- Tim Njiru
Tim Njiru Muriithi, a pilot and aviation sector expert, scored a C- in the Kenya Certificate of Secondary Education (KCSE) - a grade that seemed to derail his ambitions.
Just like other candidates, Njiru was disappointed equally as his parents who had invested heavily in his education.
Speaking on Friday, January 20, Njiru disclosed his marks irked his parents so much that they wanted him to repeat form 4.
"When I was young, I wanted to pursue a career in aviation; unfortunately, that was not the case, I got a C- (minus), " Njiru stated during an NTV interview.File photo of pilot Tim Njiru posing for a picture.Tim Njiru
"Getting a C- was not a good thing as it disqualified me from what I wanted to pursue in life; my parents ordered me to repeat," he added.
His parents were first disappointed with his primary school performance, especially when he ranked position 45 out of 46 during the indexing exam.
"My grades from class 1 to class 8 were just average. When I got my index number, I was 45 out of 46. That was my class 8. I then sat my KCPE and got 410 marks out of 700. It was not a good performance," Njiru narrated.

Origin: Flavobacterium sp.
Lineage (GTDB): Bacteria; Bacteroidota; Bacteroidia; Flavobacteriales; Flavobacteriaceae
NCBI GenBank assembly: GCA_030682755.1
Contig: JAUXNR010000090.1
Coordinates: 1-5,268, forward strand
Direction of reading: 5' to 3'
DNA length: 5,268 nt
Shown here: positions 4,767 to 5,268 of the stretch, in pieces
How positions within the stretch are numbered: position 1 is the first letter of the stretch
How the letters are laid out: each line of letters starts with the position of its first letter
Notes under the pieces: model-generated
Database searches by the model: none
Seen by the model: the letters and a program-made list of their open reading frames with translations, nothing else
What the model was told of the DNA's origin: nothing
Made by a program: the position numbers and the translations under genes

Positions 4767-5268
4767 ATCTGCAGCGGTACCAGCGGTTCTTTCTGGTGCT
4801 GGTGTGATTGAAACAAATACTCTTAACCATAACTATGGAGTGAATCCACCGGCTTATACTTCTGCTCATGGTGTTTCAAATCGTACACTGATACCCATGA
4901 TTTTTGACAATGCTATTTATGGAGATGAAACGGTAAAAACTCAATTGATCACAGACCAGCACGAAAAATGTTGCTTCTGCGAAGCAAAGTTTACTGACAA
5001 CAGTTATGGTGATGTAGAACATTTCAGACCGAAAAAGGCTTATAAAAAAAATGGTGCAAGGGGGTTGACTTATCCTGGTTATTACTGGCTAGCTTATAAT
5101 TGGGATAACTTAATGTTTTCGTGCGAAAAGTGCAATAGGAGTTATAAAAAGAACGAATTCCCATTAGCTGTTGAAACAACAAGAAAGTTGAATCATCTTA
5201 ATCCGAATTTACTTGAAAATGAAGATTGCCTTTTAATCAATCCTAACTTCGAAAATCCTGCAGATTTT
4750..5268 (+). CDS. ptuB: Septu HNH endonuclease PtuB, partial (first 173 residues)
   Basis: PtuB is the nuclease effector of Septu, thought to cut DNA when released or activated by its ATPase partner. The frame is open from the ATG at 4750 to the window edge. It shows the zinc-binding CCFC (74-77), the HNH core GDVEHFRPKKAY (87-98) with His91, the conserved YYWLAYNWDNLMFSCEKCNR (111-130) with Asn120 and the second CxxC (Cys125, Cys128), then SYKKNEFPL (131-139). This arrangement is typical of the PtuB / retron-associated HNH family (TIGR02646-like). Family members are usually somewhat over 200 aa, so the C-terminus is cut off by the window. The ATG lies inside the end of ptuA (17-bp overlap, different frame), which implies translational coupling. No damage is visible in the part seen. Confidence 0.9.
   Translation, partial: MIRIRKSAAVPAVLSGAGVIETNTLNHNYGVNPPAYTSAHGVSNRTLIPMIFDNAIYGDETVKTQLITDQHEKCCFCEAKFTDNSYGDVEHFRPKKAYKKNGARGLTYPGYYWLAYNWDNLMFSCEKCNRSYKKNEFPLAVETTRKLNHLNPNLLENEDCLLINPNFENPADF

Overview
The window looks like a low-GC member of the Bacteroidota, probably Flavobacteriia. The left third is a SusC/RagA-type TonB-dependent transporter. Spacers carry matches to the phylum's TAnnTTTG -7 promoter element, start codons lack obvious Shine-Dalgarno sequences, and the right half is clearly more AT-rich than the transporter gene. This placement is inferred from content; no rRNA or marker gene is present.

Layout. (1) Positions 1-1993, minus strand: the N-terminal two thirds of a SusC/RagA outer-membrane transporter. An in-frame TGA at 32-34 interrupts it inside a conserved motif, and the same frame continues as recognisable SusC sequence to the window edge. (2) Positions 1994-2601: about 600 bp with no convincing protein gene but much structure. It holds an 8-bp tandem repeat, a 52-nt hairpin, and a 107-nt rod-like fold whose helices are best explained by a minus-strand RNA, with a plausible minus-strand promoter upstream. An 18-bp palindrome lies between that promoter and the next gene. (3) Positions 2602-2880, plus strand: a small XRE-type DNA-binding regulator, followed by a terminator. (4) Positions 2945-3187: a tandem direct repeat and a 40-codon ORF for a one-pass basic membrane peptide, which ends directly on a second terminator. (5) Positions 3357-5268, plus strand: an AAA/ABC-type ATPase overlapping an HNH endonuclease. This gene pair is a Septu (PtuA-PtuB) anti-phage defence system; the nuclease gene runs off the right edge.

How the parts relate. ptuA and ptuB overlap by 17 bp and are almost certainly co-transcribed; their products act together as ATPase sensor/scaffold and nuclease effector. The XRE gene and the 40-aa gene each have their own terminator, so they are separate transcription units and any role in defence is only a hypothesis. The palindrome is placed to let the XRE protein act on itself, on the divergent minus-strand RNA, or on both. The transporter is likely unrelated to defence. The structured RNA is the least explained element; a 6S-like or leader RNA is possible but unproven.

"That did not earn me a spot in any of the institutions I had already filled up for, meaning I had to go back with my family to figure it out," he added.
However, Njiru did not repeat high school. Journalism became his fallback plan when he was allowed to enrol at the Kenya Institute of Mass Communication (KIMC) when it was restructured.
"Kenya Institute of Mass Communication opened a parallel programme and it was at that point that I applied for it and I landed an admission," Njiru insisted.
After pursuing a course in Broadcast Journalism, Njiru landed his first job at KTN, a Standard Media-owned media station, where he worked for almost one year without pay.
But his zeal impressed KTN's management, and he landed a TV presenting role.
"I started off at KTN as a researcher. I worked for a year and eight months without pay. KTN saw my hard work and gave me a role as a TV presenter for a children's programme," Njiru explained.
But after 27 years, Njiru got an opportunity to pursue an aviation course. He currently holds a private flying licence but is keen to acquire a commercial license.
With his private flying licence, Njiru has flown several planes in the country for nearly three years.File photo of Tim Njiru (right) with a co-pilot inside a plane's cockpitTim Njiru
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